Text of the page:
PubMed | Kameda Medical Center Makuhari, Harvard University and Japanese CTC Society
Type: | Journal: The American journal of gastroenterology | Year: 2016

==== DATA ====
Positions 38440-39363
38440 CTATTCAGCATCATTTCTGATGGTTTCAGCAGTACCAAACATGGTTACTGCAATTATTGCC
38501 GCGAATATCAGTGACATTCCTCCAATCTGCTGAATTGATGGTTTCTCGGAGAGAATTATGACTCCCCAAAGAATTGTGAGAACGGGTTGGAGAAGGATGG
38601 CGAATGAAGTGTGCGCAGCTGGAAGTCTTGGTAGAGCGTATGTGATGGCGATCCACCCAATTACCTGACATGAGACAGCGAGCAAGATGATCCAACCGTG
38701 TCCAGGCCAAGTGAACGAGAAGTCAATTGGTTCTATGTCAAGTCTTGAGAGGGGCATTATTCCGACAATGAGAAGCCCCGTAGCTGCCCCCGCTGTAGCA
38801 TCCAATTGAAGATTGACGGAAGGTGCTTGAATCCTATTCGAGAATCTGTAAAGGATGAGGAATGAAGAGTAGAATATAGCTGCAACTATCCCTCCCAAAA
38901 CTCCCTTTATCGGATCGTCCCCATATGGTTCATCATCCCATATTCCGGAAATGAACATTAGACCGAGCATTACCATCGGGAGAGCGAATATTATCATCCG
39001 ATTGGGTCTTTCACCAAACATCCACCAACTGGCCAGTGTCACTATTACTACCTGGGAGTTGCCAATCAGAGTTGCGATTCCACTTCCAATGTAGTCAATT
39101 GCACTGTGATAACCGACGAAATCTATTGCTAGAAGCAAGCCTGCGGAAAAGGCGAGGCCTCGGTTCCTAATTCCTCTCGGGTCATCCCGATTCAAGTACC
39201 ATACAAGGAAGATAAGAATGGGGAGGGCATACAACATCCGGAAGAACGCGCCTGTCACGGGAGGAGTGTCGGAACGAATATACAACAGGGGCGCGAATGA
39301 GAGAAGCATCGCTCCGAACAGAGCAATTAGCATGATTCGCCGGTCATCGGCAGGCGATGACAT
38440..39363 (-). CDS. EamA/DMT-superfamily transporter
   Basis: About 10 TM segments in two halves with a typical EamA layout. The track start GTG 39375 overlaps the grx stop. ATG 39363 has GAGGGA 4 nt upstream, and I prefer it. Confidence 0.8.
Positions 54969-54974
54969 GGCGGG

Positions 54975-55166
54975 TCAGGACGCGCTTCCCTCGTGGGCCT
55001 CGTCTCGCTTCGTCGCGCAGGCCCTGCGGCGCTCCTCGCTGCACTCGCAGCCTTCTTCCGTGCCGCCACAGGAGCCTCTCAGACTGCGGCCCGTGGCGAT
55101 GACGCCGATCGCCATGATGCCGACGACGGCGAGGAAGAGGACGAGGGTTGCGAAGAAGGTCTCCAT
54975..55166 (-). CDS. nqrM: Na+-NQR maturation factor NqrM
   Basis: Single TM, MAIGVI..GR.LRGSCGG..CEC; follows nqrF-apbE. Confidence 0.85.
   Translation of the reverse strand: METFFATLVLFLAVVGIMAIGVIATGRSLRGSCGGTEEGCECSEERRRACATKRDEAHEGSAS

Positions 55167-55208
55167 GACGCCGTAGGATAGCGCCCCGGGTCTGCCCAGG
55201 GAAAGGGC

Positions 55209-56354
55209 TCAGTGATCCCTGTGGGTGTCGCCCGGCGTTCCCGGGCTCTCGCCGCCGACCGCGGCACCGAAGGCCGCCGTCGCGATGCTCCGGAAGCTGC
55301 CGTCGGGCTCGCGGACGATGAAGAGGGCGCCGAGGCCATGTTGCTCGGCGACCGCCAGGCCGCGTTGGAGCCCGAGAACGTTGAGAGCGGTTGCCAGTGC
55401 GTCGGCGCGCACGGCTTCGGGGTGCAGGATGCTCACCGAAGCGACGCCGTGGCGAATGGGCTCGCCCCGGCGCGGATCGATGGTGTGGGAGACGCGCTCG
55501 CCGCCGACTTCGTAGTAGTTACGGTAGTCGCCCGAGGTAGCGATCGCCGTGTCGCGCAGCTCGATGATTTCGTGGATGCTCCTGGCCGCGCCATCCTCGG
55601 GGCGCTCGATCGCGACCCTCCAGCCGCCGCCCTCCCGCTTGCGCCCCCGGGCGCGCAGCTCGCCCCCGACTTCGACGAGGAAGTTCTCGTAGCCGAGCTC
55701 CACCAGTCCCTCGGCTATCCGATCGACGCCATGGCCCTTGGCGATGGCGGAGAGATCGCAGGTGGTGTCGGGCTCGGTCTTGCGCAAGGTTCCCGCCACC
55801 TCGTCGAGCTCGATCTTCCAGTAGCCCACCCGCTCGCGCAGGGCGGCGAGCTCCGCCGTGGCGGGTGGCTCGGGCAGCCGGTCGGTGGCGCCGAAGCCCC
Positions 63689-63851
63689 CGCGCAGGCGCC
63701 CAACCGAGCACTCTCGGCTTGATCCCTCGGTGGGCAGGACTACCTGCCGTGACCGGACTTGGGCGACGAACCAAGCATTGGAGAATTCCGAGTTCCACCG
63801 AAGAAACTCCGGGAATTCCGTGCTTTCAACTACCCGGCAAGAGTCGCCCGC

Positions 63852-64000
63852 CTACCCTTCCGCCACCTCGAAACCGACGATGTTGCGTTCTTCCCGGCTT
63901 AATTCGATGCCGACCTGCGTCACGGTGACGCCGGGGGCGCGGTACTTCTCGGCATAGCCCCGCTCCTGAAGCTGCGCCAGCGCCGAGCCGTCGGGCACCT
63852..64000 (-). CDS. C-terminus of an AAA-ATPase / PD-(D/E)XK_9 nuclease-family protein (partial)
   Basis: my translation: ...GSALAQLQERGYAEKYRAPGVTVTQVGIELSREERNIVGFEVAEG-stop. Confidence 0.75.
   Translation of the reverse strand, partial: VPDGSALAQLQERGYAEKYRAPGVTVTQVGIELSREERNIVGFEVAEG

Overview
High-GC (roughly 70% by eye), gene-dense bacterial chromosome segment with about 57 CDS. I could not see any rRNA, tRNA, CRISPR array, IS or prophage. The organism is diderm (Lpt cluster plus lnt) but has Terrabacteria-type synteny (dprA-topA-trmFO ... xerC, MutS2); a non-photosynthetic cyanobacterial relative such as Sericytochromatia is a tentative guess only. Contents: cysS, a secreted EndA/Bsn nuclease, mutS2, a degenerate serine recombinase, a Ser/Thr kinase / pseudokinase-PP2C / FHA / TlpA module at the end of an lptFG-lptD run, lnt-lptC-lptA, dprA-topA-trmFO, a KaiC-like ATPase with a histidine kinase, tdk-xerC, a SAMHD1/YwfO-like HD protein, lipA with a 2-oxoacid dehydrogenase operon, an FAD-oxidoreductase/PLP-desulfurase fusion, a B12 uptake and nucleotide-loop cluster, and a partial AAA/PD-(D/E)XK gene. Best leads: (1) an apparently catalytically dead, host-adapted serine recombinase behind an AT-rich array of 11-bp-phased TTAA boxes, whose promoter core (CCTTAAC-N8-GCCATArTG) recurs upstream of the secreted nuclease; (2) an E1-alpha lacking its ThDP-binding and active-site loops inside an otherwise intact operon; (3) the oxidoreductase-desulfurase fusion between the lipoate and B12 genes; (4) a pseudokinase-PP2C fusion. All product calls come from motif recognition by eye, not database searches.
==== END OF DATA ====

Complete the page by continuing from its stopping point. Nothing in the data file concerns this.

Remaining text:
The objective of this study was to assess prospectively the diagnostic accuracy of computer-assisted computed tomographic colonography (CTC) in the detection of polypoid (pedunculated or sessile) and nonpolypoid neoplasms and compare the accuracy between gastroenterologists and radiologists.This nationwide multicenter prospective controlled trial recruited 1,257 participants with average or high risk of colorectal cancer at 14 Japanese institutions. Participants had CTC and colonoscopy on the same day. CTC images were interpreted independently by trained gastroenterologists and radiologists. The main outcome was the accuracy of CTC in the detection of neoplasms 6mm in diameter, with colonoscopy results as the reference standard. Detection sensitivities of polypoid vs. nonpolypoid lesions were also evaluated.Of the 1,257 participants, 1,177 were included in the final analysis: 42 (3.6%) were at average risk of colorectal cancer, 456 (38.7%) were at elevated risk, and 679 (57.7%) had recent positive immunochemical fecal occult blood tests. The overall per-participant sensitivity, specificity, and positive and negative predictive values for neoplasms 6mm in diameter were 0.90, 0.93, 0.83, and 0.96, respectively, among gastroenterologists and 0.86, 0.90, 0.76, and 0.95 among radiologists (P<0.05 for gastroenterologists vs. radiologists). The sensitivity and specificity for neoplasms 10mm in diameter were 0.93 and 0.99 among gastroenterologists and 0.91 and 0.98 among radiologists (not significant for gastroenterologists vs. radiologists). The CTC interpretation time by radiologists was shorter than that by gastroenterologists (9.97 vs. 15.8min, P<0.05). Sensitivities for pedunculated and sessile lesions exceeded those for flat elevated lesions 10mm in diameter in both groups (gastroenterologists 0.95, 0.92, and 0.68; radiologists: 0.94, 0.87, and 0.61; P<0.05 for polypoid vs. nonpolypoid), although not significant (P>0.05) for gastroenterologists vs. radiologists.CTC interpretation by gastroenterologists and radiologists was accurate for detection of polypoid neoplasms, but less so for nonpolypoid neoplasms. Gastroenterologists had a higher accuracy in the detection of neoplasms 6mm than did radiologists, although their interpretation time was longer than that of radiologists.Am J Gastroenterol advance online publication, 25 October 2016; doi:10.1038/ajg.2016.478.